The following was originally published June 29, 2015 at NerdWallet by Robert Schmansky, CFP®
In a recent episode of the HBO fantasy series “Game of Thrones,” the cute but deadly Arya Stark was tasked with assassinating a scam artist selling bogus “insurance” on the lives of merchants and sailors.
In the world we live in, many people are paying for coverages that do not have an insurance purpose, wasting dollars on a policy that either will not pay or does not fit their needs. And while our legal protections are greater than those in the World of the Seven Kingdoms, it is important to heed Arya’s mentor, “It is one thing to write such a [contract], though, and another to make good on it.”
In lieu of mortal vengeance, how can you make sure your insurance will pay when you need it, and that you are not spending on unnecessary coverage?
The first step is simply to have a basic understanding of insurance. Insurance is a contract between you and your insurer, in which your insurer agrees to cover the cost of unlikely but high-impact events that your assets currently cannot cover or that would devastate your finances.
That definition is different from how many think of insurance. Cracked windshields in the winter in Michigan or regular visits to the dentist are not necessarily high-impact expenses, nor are they unlikely to happen. Items that are routine and regular are best covered through savings.
Once you identify a risk, it’s crucial to make sure your insurance covers that specific risk.
For example, many people buy accidental death and dismemberment insurance in the belief that it’s life insurance, since it might pay out if they die in an accident. But your need for life insurance doesn’t depend on how you die — only on how much people count on you to provide for them while you’re alive. If you die of an illness instead of an accident, those people will be left without support.
Another reason people buy AD&D insurance is that it’s inexpensive. But it’s cheap for a reason: It’s not very likely to pay!
As risk changes over time, so do your insurance needs. Over-insurance is another waste to avoid. Take life insurance.
It’s commonly said that life insurance is sold, rather than bought — meaning that in most cases, it’s the insurance agent convincing the customer of the need for coverage, rather than the customer coming to the agent to buy a policy. Sales practices include discussing the standard rules of thumb for life insurance, and perhaps determining how much insurance you can afford rather than how much you need.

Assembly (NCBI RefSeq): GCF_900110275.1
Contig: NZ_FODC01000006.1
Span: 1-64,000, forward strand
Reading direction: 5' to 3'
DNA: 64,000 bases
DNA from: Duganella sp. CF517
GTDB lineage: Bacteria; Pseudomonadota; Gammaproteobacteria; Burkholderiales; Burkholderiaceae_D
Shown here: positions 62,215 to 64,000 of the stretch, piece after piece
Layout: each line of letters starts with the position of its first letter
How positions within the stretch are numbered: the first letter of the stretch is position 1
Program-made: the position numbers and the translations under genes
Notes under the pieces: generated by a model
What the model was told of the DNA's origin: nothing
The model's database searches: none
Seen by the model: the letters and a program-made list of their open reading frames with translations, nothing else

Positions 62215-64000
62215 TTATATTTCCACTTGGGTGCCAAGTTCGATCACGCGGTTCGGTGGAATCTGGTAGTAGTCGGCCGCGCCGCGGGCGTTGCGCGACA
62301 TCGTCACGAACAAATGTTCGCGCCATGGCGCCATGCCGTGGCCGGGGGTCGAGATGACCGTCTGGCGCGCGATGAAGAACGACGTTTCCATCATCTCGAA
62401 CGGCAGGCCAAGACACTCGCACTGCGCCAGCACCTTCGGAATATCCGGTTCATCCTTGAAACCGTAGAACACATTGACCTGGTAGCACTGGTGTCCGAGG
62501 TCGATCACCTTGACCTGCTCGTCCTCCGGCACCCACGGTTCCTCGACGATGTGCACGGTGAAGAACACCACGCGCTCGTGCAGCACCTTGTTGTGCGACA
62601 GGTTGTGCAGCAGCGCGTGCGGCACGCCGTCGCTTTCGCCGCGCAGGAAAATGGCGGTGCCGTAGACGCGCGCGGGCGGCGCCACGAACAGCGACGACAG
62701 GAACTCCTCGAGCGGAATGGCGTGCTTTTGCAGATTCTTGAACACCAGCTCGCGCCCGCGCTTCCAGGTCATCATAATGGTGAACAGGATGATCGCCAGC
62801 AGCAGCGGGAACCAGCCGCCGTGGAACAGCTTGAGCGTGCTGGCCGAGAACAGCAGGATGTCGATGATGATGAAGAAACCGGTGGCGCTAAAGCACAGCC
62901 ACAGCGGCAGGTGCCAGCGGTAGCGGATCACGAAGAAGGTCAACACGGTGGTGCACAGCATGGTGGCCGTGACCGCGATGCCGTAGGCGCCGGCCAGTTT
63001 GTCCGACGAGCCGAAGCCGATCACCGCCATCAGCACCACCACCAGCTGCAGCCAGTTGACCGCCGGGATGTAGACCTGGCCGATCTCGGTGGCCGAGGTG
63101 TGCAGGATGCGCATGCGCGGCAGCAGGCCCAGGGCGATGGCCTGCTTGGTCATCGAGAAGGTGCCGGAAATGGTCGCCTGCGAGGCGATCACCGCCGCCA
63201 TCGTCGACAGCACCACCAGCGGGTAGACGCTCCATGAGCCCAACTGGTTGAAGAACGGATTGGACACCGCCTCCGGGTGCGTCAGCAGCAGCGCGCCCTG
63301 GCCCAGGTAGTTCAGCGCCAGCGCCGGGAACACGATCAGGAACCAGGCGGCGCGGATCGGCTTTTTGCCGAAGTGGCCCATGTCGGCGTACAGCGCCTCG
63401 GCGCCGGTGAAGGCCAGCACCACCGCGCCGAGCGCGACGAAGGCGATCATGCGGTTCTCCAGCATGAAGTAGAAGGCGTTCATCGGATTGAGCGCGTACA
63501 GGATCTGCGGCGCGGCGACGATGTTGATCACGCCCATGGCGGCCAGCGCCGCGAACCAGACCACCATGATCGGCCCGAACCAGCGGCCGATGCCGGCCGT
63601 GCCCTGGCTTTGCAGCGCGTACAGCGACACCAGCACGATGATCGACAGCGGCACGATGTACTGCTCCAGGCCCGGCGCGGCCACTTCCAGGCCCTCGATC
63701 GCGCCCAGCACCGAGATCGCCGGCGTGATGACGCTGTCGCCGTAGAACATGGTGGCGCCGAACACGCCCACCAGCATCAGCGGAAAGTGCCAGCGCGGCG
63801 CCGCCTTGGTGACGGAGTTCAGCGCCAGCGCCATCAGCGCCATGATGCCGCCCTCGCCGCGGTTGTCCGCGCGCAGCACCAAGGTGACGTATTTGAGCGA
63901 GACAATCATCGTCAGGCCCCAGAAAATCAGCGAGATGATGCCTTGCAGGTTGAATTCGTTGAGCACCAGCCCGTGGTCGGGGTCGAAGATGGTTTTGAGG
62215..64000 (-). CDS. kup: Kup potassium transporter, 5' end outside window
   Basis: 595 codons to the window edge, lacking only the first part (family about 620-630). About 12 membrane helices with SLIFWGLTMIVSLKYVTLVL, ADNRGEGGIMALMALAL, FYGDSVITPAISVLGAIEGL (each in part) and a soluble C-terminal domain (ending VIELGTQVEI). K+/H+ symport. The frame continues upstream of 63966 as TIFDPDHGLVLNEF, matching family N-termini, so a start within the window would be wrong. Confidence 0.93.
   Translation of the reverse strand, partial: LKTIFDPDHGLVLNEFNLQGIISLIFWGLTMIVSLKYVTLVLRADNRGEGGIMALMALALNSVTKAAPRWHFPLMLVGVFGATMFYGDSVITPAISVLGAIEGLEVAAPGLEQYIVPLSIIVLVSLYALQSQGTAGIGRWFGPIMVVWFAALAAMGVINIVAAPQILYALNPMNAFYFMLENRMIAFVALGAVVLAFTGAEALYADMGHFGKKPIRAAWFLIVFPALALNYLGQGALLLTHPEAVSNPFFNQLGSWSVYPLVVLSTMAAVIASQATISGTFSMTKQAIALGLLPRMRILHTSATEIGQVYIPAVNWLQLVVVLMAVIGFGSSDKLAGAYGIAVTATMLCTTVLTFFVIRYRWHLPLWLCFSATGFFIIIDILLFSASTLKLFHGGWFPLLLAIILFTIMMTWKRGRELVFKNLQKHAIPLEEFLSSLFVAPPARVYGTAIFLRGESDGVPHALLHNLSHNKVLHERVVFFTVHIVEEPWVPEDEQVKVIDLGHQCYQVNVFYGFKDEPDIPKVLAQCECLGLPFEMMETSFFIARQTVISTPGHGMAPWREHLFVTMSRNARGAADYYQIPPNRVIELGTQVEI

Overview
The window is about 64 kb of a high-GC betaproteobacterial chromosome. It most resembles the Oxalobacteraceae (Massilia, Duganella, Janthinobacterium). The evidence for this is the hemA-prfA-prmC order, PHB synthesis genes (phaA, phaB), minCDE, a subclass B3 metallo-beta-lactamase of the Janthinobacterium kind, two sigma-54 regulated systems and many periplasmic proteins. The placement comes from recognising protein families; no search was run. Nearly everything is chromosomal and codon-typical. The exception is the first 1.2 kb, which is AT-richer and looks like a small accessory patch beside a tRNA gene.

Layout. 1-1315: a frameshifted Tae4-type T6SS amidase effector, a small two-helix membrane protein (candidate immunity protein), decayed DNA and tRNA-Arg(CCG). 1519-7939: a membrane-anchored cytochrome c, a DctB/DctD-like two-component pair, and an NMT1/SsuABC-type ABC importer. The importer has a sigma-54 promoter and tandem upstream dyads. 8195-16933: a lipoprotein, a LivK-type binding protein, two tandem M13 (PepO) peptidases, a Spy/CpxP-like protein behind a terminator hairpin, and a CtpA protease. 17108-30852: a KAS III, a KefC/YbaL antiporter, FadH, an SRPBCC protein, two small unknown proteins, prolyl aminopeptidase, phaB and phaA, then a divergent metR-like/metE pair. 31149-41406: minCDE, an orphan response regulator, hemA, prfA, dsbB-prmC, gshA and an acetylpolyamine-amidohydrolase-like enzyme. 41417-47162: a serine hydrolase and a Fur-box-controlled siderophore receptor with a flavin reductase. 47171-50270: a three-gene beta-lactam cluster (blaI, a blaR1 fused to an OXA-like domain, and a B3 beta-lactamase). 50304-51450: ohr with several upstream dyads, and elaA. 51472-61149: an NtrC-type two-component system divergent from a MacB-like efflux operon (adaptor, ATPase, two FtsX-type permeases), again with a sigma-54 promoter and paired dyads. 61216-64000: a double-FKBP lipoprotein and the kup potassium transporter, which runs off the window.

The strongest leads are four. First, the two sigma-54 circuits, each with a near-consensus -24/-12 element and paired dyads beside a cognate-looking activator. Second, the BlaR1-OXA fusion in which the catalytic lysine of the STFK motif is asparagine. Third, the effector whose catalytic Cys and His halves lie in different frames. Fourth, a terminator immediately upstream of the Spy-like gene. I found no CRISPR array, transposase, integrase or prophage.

If you do not have children, you may have very little — if any — need for life insurance. Your children have no need for life insurance, even though many insurers sell policies on children. Singles and retirees with pensions often have no promises to others that they have not accumulated the money to pay for, and they probably don’t need life insurance.
Life insurance should protect your loved ones from the financial effects of your death. Mortgage insurance, which pays off your home if you die, exists mostly to protect the bank, not your family. It’s expensive compared with a term life insurance policy that can be used in a more versatile way to cover the same expense.
And speaking of the comparative cost of insurance coverage, recognize that paying more for your policy may not necessarily be a bad thing.
While rate shopping is important, even more so are choosing a strong insurance company and reviewing coverages and exclusions. You want your insurer to be profitable, to avoid taking financial risks, to cover the things you need covered and to pay out when you expect it to. Policies that are significantly cheaper than others are likely skimping on coverages or are riskier than you want.
Finally, don’t use insurance for investment purposes without understanding how it functions and fits into your plan.
Equity-indexed and variable life insurance and annuity policies are typically sold on a story of growth and income; like “Game of Thrones,” that’s just fantasy. Policyholders get hit with the expensive nature of these vehicles twice — once in lower growth, often due to expensive insurance, and again in lower payouts.
Review your policy coverages and ask questions of your insurance agent. Make sure any amounts and additional riders are appropriate. Ask competitors for a quote and an explanation of where they think you may be underinsured.
Finally, make sure your policies fit into an overall financial plan. Working with an independent financial advisor can provide a second opinion on any insurance plan, without the conflict inherent in any insurance policy sale.
By understanding your insurance needs and making sure you have coverages in place for them, there won’t be any need to send Arya Stark down to the waterfront.